A Taste of Life at Windrush Alpacas

January 16, 2008

Snow Gets a Surprise

Sandia SnowYesterday was another one of those “delightful” windy days on the high plains of Eastern New Mexico.  It started off reasonably calm, but the winds soon picked up again with gusts around 40 mph.  At least it was not cold as well with the temperature staying in the late fifties all day.  Today is supposed to be a different story though as an artic air mass descends upon us causing our daytime high to reach a chilly 28 degrees Fahrenheit and our nighttime low forecast to be 12 degrees.

We will be sure to put extra straw in the shelters for the alpacas to cush on during the course of the day and will be keeping a good eye on the young crias to make sure they are not starting to shiver or show signs of being chilled.  We may even give the alpacas an extra ration of warm soaked beet pulp shreds at evening chore time to help them stay warm throughout the night.

Chores took a little longer yesterday; they always do when you are battling the wind.  We typically start off with the boys’ pastures first and work our way towards the girls’ pastures that are nearer to the house.   It’s quite a challenge to put out hay and scoop poop in the high winds but it has to be done and so we just keep working at a steady pace until everything is completed.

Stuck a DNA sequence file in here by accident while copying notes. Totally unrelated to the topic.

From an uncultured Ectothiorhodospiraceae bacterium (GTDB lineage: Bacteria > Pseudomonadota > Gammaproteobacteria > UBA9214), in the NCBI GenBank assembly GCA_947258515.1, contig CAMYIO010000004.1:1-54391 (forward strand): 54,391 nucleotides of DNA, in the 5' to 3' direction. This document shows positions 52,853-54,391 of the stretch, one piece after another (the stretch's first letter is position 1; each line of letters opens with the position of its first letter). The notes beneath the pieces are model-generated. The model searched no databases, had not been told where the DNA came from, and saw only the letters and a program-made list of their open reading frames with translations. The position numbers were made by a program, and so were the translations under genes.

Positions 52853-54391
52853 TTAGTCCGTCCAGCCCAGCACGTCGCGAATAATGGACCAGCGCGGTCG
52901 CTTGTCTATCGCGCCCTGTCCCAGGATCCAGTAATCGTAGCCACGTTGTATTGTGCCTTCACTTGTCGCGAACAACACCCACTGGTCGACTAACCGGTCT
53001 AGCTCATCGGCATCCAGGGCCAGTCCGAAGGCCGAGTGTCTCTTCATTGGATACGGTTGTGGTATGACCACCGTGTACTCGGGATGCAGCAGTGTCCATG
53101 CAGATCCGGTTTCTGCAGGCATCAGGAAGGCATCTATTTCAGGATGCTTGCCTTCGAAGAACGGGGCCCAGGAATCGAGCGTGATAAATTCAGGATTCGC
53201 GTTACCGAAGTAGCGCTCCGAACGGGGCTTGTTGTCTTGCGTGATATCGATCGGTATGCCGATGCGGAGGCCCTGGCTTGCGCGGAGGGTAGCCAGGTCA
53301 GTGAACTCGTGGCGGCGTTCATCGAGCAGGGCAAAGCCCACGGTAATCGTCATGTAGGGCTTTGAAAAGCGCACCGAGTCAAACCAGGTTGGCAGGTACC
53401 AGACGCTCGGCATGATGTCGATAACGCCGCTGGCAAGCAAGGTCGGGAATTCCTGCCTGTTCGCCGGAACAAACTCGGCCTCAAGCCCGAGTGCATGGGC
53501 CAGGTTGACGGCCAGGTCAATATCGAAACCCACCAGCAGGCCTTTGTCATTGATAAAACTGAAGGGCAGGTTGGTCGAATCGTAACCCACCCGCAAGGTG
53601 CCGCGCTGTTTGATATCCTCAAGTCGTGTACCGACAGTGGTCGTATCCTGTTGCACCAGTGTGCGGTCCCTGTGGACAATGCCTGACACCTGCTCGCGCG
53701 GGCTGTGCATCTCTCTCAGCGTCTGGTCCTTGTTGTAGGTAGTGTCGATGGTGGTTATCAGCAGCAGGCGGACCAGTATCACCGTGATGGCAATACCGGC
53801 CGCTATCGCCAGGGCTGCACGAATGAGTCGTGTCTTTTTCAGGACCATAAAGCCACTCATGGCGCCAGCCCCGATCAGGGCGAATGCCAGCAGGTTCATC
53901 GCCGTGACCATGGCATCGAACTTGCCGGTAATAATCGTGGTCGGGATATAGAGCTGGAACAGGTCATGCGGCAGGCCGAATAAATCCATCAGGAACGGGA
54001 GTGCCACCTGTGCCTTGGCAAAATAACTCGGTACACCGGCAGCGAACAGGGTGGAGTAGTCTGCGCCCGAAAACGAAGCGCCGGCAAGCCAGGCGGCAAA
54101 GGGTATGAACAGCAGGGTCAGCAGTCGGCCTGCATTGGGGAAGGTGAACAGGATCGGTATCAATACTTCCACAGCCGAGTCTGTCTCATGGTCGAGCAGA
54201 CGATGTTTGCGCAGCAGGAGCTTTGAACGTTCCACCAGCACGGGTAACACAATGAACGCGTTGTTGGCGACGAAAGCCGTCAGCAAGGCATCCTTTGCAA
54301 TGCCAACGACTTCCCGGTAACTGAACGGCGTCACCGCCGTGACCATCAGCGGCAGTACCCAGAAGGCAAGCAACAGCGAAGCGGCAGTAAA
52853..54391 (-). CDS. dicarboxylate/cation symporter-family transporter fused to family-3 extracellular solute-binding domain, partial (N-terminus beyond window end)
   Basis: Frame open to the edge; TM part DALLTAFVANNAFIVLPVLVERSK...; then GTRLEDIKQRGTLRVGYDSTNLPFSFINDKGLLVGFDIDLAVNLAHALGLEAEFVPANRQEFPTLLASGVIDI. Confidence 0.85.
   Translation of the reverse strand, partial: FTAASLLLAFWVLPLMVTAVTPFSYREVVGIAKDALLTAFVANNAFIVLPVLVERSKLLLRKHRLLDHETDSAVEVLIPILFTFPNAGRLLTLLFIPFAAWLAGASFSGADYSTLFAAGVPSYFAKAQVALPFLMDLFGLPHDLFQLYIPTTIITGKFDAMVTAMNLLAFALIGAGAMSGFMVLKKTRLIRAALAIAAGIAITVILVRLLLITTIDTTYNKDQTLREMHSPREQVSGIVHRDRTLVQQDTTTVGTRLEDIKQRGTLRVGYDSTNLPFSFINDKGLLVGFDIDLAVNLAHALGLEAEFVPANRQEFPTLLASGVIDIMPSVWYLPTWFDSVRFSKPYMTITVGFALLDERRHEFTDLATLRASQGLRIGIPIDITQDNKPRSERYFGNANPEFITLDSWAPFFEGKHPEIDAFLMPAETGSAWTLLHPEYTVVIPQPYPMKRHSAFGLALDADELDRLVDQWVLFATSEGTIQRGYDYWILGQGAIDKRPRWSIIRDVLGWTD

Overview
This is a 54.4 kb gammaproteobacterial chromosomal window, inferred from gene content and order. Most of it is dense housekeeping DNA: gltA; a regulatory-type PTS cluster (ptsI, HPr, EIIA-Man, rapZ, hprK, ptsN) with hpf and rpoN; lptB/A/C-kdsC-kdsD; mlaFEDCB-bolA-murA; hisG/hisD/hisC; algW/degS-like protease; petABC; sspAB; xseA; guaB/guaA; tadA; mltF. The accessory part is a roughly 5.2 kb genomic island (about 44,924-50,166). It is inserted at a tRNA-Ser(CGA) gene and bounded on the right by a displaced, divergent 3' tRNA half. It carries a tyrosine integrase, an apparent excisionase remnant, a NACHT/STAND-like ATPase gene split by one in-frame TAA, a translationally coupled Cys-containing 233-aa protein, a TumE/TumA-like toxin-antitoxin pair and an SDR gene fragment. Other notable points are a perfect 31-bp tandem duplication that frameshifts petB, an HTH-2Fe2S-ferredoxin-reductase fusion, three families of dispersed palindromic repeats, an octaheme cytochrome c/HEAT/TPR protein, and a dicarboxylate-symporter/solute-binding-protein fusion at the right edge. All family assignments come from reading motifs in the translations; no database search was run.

Having put the weanlings in their day weaning pasture I headed back across the girls pasture picking up an empty hay bucket as I went and intending to put the hay bucket and the weanlings halters in the feed barn.

As I turned open the gate to go out of the pasture I heard a commotion.  Turning around I could see some of the alpacas scattering out from one of the feed pens.  I headed toward the pen to be greeted by the site of poor Snow with one of the large hay buckets on her head.  The hay buckets are 16 gallon rigid plastic and measure about 20 inches across, they are so big that I would never have imagined that an alpaca could get one on top of its head, but there was Snow in a total panic with the hay bucket on her head.  I ran toward the pen to go and help Snow and as I reached the pen she managed to get the bucket off her head.  I closed the pen gate and checked her out to make sure she had not hurt herself, she seemed fine just a little shaken and so I gave her a relaxing head rub to calm her down (there is an acupressure point on the very top of the skull which is good for relaxation). 

I am still puzzled as to how Snow managed to get the bucket on her head.  All I can think is that she had knocked it onto its side and then stuck her head into it to get some hay.  By sheer fluke the wind must have had enough force that when she went to lift her head out of the bucket, instead of the bucket coming off her head, it came with up with her.  Who would have thought that the wind could do such a thing?

I hope Snow was not too shaken up by her ordeal, she is only a few months pregnant and a maiden as well and I would hate to think of the stress of her bucket incident causing her to lose her pregnancy.  Snow is usually a calm alpaca, and was not shaking or showing signs of great stress when I examined her and so hopefully everything will be okay.

Rosemary

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